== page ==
The tax-dodging Wizards were ready to move on. After stumbling with Parker, Dwyane Wade and Rajon Rondo as big additions in free agency recently, Chicago wanted the known quantity.

Porter’s $26,011,913 salary is now the third-highest by a Bull. Only Michael Jordan ($33,140,000 in 1997-98 and $30,140,000 in 1996-97) earned more.

Here are the highest salaries by anyone on Chicago’s roster in the given season:

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The Wizards’ financial commitment to Porter was brief and forced upon them. Porter signed a four-year max offer sheet with the Nets in 2017. Coming off its best season in nearly four decades, Washington matched.

Yet that same offseason, Wall openly courted Paul George as an upgrade over Porter. This January, Wizards owner Ted Leonsis said his team wouldn’t trade Porter then obviously did anyway.

Porter said the Wizards never told him their intentions had changed before trading him.

“It was all business,” Porter said. “It was nothing personal.”

Porter seems more welcomed by Chicago. LaVine lights up when discussing Porter. Asked whether Porter appears to be enjoying his expanded role, LaVine offered an enthusiastic “Hell yeah!”

In Washington, Porter contributed quietly. He shot well from the perimeter and spaced the floor. He avoided mistakes. He usually played sound defense. Teams need someone to create, but Porter looked like an ideal complementary player.

Porter has been tasked with much more in Chicago. He’s averaging 18.4 points, 6.1 rebounds and 3.0 assists per game with the Bulls. His usage percentage (21.7) is 3.3 percentage points higher than it ever was with the Wizards. He has already finished more plays as pick-and-roll ballhandler in Chicago (75) than he did in Washington (64) this season.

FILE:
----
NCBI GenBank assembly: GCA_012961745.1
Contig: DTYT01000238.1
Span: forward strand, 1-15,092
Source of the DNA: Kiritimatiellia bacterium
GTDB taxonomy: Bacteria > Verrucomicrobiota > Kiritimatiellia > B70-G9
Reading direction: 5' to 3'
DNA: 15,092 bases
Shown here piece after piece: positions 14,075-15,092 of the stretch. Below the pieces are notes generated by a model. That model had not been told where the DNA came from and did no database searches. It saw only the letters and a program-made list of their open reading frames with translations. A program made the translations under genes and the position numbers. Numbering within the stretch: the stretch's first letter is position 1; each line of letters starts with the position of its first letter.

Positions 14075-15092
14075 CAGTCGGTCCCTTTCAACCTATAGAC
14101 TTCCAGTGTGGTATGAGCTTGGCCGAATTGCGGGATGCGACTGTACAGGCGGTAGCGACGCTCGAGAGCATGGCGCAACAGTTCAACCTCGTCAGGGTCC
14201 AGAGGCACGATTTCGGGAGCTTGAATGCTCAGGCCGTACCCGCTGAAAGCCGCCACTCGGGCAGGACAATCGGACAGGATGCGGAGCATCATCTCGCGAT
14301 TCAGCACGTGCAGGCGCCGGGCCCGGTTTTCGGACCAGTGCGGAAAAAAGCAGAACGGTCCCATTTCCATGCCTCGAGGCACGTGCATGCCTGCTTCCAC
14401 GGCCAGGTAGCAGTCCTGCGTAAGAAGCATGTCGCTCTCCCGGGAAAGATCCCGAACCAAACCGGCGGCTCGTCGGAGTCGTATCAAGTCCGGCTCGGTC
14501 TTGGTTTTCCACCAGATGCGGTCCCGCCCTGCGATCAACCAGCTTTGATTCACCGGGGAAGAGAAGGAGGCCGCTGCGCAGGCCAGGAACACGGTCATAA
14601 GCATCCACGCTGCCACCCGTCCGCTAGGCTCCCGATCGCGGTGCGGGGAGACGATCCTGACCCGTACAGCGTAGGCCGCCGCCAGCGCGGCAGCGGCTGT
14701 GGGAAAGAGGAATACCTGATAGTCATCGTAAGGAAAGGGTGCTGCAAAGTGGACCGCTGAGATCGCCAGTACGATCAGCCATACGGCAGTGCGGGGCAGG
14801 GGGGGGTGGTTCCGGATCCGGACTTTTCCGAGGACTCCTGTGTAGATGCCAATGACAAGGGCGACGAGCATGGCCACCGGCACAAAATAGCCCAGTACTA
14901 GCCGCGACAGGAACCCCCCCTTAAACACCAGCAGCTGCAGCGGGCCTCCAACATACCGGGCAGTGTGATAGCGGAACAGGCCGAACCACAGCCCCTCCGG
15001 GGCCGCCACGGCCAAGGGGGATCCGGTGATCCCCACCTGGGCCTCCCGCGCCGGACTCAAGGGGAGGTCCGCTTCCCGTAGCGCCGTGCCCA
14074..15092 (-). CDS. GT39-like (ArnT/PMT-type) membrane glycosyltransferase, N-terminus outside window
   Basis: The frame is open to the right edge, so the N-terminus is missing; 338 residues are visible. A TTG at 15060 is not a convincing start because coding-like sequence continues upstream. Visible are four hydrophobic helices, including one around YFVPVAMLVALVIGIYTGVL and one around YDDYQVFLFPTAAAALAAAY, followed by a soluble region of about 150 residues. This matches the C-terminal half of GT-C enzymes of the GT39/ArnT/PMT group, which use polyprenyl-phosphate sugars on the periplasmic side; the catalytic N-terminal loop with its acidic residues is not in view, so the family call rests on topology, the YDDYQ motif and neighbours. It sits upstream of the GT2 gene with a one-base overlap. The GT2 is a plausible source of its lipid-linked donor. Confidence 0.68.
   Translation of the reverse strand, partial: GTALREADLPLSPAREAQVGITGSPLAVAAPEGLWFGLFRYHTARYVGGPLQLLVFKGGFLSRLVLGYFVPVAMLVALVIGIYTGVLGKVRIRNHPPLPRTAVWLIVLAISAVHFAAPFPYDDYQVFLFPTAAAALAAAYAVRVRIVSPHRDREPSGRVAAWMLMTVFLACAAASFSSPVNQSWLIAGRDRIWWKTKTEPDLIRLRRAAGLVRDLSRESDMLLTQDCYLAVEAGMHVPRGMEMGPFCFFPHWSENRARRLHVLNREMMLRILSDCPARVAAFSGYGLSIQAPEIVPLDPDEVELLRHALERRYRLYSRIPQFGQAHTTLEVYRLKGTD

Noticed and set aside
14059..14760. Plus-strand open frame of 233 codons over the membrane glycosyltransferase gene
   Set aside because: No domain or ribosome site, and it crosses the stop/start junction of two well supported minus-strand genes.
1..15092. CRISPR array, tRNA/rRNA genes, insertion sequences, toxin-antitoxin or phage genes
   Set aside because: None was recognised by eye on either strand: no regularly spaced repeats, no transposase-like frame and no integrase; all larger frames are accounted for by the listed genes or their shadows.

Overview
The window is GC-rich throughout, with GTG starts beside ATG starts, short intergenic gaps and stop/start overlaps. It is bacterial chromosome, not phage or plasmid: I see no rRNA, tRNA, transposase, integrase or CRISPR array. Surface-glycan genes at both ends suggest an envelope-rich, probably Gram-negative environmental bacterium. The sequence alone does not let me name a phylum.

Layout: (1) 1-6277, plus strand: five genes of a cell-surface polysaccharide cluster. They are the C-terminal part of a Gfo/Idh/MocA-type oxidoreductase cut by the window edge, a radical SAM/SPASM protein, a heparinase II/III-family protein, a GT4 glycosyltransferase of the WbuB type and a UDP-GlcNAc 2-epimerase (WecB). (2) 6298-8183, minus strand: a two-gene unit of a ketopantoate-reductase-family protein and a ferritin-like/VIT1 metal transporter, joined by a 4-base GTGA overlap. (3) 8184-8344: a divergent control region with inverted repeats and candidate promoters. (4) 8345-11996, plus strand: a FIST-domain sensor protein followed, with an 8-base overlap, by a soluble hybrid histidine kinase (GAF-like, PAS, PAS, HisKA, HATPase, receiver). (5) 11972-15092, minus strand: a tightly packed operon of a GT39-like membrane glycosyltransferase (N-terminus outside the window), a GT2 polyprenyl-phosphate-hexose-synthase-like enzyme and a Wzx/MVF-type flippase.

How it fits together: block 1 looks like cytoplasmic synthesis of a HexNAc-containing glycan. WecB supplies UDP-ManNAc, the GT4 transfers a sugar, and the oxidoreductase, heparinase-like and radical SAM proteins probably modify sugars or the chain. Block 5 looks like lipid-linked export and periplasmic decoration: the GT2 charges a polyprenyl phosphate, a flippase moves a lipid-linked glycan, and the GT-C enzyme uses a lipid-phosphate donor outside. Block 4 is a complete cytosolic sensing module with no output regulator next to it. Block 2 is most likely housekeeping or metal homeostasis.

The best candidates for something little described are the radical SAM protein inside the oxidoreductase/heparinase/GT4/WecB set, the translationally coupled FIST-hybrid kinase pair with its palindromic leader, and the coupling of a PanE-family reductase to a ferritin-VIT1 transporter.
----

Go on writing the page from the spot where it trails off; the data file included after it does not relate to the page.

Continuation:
“Anything that I can bring to this team, I’m going to do it,” Porter said. “There’s no holding back.”

I’m not sold on Porter having the ball in his hands so much long-term. It makes sense with these Bulls, but better teams will likely have other players more suited for creating shots. Still, this experience should at least aid Porter’s development for Chicago’s next phase – whatever that is.

The Bulls are in line for a high draft pick and project to have about $20 million in cap space this summer. Nail those opportunities – especially by upgrading at point guard, where Kris Dunn hasn’t been the answer – and Chicago could be onto something.

Porter said he loves playing for the Bulls. He has gotten a fresh start and a leadership position.

The 25-year-old Porter has played more playoff games (31) than any other Bull. Heck, he has played nearly as many as the rest of the roster combined. Robin Lopez (28 games), Wayne Selden (six games) and Cristiano Felicio (six games) are the only other Bulls with postseason experience.

“I don’t have all the answers,” Porter said. “But the thing that it is, we can grow together, learn together.”

The Bulls needed a competent small forward. They got one much better.

Porter doesn’t solve all Chicago’s problems, but he has already improved the team’s dynamic. Young players develop better in steadier situations. The addition of Porter should help now and down the road.